9 Castles You Can Visit on a Day Trip From London
Often times when people think of castles, they think of far-flung palaces surrounded by endless acres of land in remote corners of the world. And while many castles actually are set on massive plots, plenty of others are near bustling cities like London.
Here, nine castles you can easily visit on a day trip from London.
With more than 200 rooms on over 1,000 acres of rolling land, Highclere Castle is a Victorian gem about 90 minutes from London. Highclere Castle is known as the real Downton Abbey, as it was used as the on-screen home of the show’s Crawley family. Visitors are able to see some of the 12 bedrooms on the first floor, plus the lavish library, saloon, drawing room, and smoking room, among others. Highclere has been home to the Carnarvon family since 1679, when it was rebuilt as a castle from the site of the earlier house from 749.
About an hour and a half from London, Blenheim Palace is a massive baroque masterpiece and the boyhood home of Sir Winston Churchill. It was built between 1705-1724 and gained UNESCO World Heritage status in 1987. Designed by Sir John Vanbrugh, the storied palace — which remains in the Churchill family — is regarded as the finest example of Baroque architecture in Great Britain.
Complete with a moat, Broughton Castle gives off major medieval vibes. The castle, around 80 miles from London, is built of local Hornton ironstone and was a center of opposition to Charles I. The house dates to 1306, but most of what people tour today dates from the 1550s. Broughton was used as a filming location for “Jane Eyre” and “Shakespeare in Love.” The castle has remained in the same family since 1447, and the house, garden, and tearoom are open to the public.
Home to Charles, Prince of Wales and The Duchess of Cornwall, Highgrove House is about a two-hour drive from London. Since Prince Charles arrived in 1980, Highgrove has seen a drastic transformation to the gardens, which includes a center for organic farming and is a haven for wildlife. The house, a Georgian neoclassical beauty, is not open to the public, but the gardens welcome 40,000 people a year.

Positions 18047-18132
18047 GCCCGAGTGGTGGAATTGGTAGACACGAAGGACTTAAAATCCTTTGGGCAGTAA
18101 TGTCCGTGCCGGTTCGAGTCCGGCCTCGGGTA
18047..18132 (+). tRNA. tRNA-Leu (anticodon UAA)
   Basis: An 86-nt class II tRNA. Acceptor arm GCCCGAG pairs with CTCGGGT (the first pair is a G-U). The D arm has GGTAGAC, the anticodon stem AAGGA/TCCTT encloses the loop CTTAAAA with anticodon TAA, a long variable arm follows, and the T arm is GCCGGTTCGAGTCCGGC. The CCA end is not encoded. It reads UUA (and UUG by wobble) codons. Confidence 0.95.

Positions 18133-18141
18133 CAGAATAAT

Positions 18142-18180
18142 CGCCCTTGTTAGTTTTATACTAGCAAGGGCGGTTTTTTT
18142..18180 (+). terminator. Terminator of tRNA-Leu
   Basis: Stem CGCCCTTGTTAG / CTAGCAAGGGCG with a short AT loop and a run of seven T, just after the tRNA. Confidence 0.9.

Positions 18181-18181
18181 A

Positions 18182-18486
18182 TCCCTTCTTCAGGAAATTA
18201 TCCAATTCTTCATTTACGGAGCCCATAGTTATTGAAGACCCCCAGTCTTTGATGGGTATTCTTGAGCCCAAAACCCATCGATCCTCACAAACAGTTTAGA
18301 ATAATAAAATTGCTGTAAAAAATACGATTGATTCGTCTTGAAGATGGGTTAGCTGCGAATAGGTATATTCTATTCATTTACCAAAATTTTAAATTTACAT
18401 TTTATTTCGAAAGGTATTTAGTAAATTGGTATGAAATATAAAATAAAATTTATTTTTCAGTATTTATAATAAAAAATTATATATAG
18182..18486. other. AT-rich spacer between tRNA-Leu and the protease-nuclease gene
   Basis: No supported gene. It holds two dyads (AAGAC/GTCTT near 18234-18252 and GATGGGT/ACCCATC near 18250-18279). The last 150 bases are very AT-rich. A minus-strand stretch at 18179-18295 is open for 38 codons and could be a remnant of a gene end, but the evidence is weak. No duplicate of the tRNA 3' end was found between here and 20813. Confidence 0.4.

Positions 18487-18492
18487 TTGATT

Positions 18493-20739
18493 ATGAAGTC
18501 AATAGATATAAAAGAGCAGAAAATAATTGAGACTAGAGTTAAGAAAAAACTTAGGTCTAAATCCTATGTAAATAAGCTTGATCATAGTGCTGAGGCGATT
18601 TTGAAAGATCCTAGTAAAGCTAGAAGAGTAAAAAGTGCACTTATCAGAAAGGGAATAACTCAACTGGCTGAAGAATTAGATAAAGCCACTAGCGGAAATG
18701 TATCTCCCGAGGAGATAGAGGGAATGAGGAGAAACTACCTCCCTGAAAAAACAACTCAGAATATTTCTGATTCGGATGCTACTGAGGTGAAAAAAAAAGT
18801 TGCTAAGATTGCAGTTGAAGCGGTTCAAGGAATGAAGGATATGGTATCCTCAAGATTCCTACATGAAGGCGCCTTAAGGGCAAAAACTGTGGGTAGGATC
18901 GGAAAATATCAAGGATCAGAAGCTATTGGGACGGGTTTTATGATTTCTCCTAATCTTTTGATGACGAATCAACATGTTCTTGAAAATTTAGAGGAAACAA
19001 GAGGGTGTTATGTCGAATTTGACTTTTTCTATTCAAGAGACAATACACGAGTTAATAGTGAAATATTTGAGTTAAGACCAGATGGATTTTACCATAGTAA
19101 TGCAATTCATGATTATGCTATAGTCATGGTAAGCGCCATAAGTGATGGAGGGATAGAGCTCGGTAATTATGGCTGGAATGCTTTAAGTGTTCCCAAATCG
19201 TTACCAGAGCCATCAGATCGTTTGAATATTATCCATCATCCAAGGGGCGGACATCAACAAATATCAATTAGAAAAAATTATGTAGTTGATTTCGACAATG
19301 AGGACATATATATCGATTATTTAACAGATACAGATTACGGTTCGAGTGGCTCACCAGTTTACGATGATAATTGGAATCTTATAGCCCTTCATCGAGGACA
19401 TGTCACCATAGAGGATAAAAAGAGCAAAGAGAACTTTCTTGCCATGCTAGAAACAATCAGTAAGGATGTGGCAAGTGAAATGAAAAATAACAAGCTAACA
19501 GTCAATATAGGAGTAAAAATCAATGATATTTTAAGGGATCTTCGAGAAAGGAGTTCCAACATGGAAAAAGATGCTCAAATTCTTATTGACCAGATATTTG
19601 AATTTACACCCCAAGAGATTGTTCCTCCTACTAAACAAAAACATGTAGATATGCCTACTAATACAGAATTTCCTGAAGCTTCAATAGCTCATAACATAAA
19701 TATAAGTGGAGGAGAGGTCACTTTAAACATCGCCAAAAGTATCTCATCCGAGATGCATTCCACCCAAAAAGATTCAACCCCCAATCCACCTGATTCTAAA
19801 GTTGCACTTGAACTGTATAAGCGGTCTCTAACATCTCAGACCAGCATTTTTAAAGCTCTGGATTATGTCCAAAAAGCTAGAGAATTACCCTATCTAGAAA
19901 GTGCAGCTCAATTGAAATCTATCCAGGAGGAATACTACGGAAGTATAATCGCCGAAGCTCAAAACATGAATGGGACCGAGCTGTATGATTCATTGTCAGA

Forty minutes west of London, Windsor Castle is home to The Queen and is the oldest and largest occupied castle in the world. Founded by William the Conqueror in the 11th century, the castle has over 900 years of history and has been home to 39 monarchs. The castle is open to guests throughout the year, and The Queen spends most of her private weekends at the castle.
Two cool features of this castle: a moat and a maze. Just over an hour from London, Leeds Castle was a palace for Henry VIII and his first wife Catherine of Aragon, a Norman stronghold, the private property of six medieval queens, and much more. The maze has 2,400 yew trees and is set in a square, yet has a circular pattern when viewed from the air, which adds to its difficulty. After reaching the center, exit the maze through an underground grotto, complete with mythical forms.
It’s hard to imagine that this grand castle is a mere hour south of London. Hever Castle, with 700 years of history and a double moat, was the childhood home of Anne Boleyn, the second wife of Henry VIII and mother of Elizabeth I. The original medieval castle was built in 1270, and in the fifteenth and sixteenth centuries, the Tudor dwelling and walls were added. The castle is set on 125 acres and open daily.
Built starting in the 1080s to guard an important crossing on the River Medway, Rochester Castle consists of three floors above a basement, standing 113 feet high. In 1215, the castle endured a siege by King John and was rebuilt by Henry III and Edward I. The castle endured three sieges in total, and remained a fortress until the sixteenth century. Only 30 miles from London, Rochester Castle is easy to tackle in half a day.
About 65 miles from London, Arundel Castle has almost 1,000 years of history. The castle overlooks the River Arun and has immaculate gardens worthy of a visit alone. The oldest castle feature is the motte, an artificial mound, more than 100 feet high from the dry moat, which was constructed in 1068. The castle has been the seat of the Dukes of Norfolk and their ancestors for over 850 years.
These castles are all easy to explore using public trains or buses. Organized tours out of London are also readily available throughout the week. For an extended journey, experience many of these castles on a London cruise extension with Viking Cruises. The cruise line offers multiple extensions in London after cruises that stop Norway, Scotland, Northern Ireland, Wales, Ireland, and England.